Equities continue to benefit from growth in profits and rotation
Zurich, 2 December 2013 – The continuing abundance of liquidity and lack of alternatives in bonds are driving up stock prices. In addition, improved economic and earnings prospects for the coming year mean that equities remain attractive as an asset class. We are expecting increased yields from bonds; this is particularly the case in Switzerland, where we are significantly shortening bond duration.
The global economic prospects for the coming year are good. The eurozone is on track for achieving accelerated growth. However, the large discrepancies between Germany, the main driver of growth, and the other European countries will take a long time to disappear, particularly when it comes to unemployment. In the USA, which once again experienced a reporting season with strong corporate results, there are initial signs that things might not go quite so well in the future as they are currently. It is most likely that companies' operating margins are already close to reaching cyclical highs. The USA is also currently seeing its highest wage increases in four years, despite wages still being at a very low level. However, while US companies have been delivering very promising figures which account for the price increases on US stock markets, throughout Europe we are still waiting for across-the-board increases in earnings.
Swiss bonds: a sure bet on duration
The postponement of tapering has taken pressure off the bond markets; however, we expect increasing yields in the medium term. In Switzerland, so much confidence has again been placed in bonds that there was an unusually high yield difference of 180 basis points compared to US treasuries at the long end. As we expect this yield difference to close soon, we have made the tactical decision to drastically reduce the duration for Swiss bonds. Corporate bonds continue to be rather expensive, and the market has largely dried up. Here, there is a danger of a correction in the case that investors begin to reposition themselves for tapering, which most now expect will take place in March 2014. Last month, the European Central Bank (ECB) surprised everyone with its interest rate reduction, which it justified by citing the reduced inflation rate in the eurozone (currently 0.7%) but which probably had more to do with making necessary refinancing operations even easier for countries in the European periphery.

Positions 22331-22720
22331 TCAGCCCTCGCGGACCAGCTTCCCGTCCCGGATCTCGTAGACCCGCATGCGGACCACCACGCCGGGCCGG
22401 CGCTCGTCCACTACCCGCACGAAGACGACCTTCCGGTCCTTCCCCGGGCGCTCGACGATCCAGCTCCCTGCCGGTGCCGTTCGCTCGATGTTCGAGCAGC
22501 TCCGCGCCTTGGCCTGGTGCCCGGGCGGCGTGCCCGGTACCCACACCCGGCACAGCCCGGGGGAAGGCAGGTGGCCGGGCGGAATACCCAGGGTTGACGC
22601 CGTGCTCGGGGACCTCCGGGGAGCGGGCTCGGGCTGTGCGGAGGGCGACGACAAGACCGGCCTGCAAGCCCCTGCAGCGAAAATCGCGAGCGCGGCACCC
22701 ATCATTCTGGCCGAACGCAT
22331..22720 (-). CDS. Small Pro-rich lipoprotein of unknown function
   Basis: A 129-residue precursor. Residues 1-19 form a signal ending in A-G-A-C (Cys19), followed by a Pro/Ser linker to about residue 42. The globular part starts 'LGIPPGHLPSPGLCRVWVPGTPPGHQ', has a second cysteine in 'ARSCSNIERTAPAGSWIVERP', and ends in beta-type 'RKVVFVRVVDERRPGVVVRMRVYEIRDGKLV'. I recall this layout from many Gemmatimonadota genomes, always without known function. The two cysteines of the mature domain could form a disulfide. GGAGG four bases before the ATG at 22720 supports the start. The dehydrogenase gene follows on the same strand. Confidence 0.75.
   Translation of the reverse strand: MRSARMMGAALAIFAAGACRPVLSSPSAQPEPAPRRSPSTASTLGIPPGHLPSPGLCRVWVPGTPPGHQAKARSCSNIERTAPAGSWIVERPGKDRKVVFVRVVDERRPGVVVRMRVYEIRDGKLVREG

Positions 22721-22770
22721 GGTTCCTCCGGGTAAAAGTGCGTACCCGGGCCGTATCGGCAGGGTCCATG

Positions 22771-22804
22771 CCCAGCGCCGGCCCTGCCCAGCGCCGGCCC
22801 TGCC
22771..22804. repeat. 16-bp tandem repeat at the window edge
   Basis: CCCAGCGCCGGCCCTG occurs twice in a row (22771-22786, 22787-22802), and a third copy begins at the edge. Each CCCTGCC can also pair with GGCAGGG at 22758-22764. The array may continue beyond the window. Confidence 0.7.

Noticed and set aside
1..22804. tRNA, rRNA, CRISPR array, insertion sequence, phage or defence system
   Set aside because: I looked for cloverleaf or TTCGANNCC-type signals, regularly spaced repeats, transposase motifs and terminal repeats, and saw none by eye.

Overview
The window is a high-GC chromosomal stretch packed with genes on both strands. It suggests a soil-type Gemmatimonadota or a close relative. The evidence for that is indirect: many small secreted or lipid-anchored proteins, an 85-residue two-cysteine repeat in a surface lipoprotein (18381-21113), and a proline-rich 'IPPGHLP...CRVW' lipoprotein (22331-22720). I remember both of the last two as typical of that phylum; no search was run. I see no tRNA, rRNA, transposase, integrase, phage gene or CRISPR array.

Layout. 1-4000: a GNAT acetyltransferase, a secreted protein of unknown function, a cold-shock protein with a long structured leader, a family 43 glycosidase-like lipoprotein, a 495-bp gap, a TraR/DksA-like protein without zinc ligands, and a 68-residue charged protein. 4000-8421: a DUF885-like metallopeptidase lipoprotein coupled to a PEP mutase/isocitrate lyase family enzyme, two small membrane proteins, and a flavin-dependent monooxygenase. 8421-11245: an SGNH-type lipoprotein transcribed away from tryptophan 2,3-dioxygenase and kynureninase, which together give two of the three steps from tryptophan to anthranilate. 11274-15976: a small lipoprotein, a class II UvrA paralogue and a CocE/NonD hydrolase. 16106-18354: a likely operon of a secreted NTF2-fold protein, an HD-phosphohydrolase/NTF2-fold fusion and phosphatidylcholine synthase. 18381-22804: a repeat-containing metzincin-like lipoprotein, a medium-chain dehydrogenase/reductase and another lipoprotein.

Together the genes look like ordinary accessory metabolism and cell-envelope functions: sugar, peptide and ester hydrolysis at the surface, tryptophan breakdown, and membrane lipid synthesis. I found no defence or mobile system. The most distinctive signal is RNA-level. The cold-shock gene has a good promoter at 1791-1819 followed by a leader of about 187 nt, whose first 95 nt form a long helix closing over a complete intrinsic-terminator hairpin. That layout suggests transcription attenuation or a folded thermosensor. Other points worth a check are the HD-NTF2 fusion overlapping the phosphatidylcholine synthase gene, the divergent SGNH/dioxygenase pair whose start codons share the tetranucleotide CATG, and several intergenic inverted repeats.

Currencies: positions maintained
The Swiss franc continues to be overvalued compared to the US dollar and the euro. Accordingly, we are maintaining our short positions in this currency. We are not changing our long positions in US dollars or Scandinavian currencies. Looking ahead to the US budget discussion set to take place early next year, there will most likely be a change in the US dollar position at the end of December.
Equity markets: rotation and risk premium as price drivers
In November, key stock markets once again reached new historical highs. At these unexplored altitudes, the air is getting thinner for further stock market rises. However, equities are continuing to benefit from the rotation from bonds to equities that has been initiated. In the current low-interest environment, fairly valued equities still have a considerable risk premium as compared to bonds. In our mixed model portfolios, the allocation of US equities is being slightly increased, whereas Swiss bonds are again being decreased. Stress tests that are currently being performed for these portfolios have shown that an interest rate increase of 100 basis points would not lead to price losses overall due to the current underweighting in bonds and the degree of diversification employed. The Swisscanto model portfolio is implemented in practice via our mixed portfolio funds.
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Swisscanto Asset Management AG